Koori Woman Blues
16 Jun 2014 | Blues - Album

Koori Woman Blues

Koori Woman Blues
Blues - Album
Release date
16 June 2014
Marlene Cummins
Koori Woman Blues
16 June 2014 | Blues - Album

Despite a stellar career as a saxophone player and blues musician with hits like Pension Day Blues and Pemulwuy, Marlene is only now preparing to release her full debut album, Koori Woman Blues.

“This music comes from so deep in Marlene’s heart that it’s been really traumatic for her to let it out and let it go.  When you listen to this album you’re looking right into the core of who Marlene Cummins is – and that takes enormous courage and honesty.  She is completely vulnerable.”
says her producer, Richard Field.

The album presents a biographical journey comprised of a mixture of original and traditional blues numbers. The album’s centrepiece is the stirring epic blues anthem, Koori Woman.

Marlene dedicates this song to Aboriginal women everywhere as they were, in her words, ‘the backbone of the struggle’.

The album features a sterling cast of some of the world’s finest blues musicians including Gil Askey on trumpet, Fiona Boyes, Buddy Knox, Ray Beadle, Jerome Smith on guitar, Mark Atkins on didgeridoo, Joel Davis, Murray Cook on keys, Stefan Sernak (accordion), Andy Baylor (mandolin), Shannon Barnett on trombone, Paul Williamson on baritone sax and Marlene herself on alto sax.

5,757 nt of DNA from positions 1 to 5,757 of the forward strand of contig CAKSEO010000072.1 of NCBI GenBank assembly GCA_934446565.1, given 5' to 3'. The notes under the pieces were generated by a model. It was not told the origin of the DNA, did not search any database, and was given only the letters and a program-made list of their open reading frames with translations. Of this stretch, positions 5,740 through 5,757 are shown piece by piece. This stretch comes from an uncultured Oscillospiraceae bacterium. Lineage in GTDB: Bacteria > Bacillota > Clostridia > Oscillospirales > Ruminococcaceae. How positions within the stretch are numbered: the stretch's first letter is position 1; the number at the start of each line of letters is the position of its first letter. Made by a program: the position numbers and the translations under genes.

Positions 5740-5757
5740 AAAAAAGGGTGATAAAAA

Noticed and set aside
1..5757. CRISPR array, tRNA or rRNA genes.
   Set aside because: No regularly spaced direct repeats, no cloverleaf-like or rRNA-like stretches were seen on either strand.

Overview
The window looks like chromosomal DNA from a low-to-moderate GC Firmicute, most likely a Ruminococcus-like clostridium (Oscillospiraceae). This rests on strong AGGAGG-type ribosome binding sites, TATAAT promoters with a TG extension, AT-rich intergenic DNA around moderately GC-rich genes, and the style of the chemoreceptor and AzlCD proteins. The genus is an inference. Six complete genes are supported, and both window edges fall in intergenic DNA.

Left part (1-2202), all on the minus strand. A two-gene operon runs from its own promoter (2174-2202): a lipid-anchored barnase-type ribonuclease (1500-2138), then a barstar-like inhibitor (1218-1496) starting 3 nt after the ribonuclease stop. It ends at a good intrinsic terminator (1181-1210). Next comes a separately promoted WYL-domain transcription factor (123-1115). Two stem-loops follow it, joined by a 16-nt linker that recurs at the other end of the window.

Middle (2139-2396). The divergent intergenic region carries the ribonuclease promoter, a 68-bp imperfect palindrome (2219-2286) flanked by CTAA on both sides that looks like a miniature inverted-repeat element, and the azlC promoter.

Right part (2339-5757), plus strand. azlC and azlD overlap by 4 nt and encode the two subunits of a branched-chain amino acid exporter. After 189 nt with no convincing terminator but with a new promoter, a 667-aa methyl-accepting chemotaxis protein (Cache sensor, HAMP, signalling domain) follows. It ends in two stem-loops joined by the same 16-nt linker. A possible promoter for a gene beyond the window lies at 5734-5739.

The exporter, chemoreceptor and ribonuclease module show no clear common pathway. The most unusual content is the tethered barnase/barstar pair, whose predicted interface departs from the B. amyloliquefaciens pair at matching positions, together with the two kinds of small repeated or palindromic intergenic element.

I was in a relationship with my son’s father. He’d just got back from Vietnam and he was a bit lost. I was a bit lost. I was on the supporting mother’s pension and he used to just come and see me pension day. I remember yelling at him, “I’m sick of you just coming around pension day. You only love me pension day”. He was a smooth talking blackfella. He was so much of a charmer he used to always have women buying him drinks. He knew how to play them and he used to play me pension day.
    That’s a song based on the spiritual law of the universe. Call it the power of God. If you don’t believe in God, whack an ‘o’ in it and call it the power of good. There is a dynamic force that I found through my own experiences in life. I do my part to fight injustice and I know that for those people who don’t do their part, they have their soul to pay on this Earth and after. It’s the spiritual law of the boomerang –   you give a good toss, you get a good catch. So what you give out is what you get back.
    I loved this song by Noelene Batley when I was a young child. I thought the lyrics were great from an Aboriginal love song point of view and at the same time, recognize a great Australian song.
    Grandmother, mother, daughter (in language). I wanted to set this song up as a tribute to the Aboriginal women of this country sung in Kuku-yalandji language. My niece Tahlia Cummins assisted me with the language.
    Inspired by Koko Taylor, one of my favourite blues singers, this song is a tribute to Aboriginal women nationwide, who I believe are the backbone of the struggle. In this song I pay tribute to Truganinni, ‘Mum’ Shirl, Oodgeroo Nunuccal (Kath Walker), my mother Ruth Cummins and Kate McCarthy. They represent Aboriginal women everywhere.
    This is a cover originally recorded by Mavis Staples, whom I admire as a musician because her music is also about social injustice. I’m not in the music business for commercial success. My music is about social injustice and finding that connection with Mavis Staples in regards to being a political activist through my music. She sang about stolen wages for African Americans. I just made it relate to us.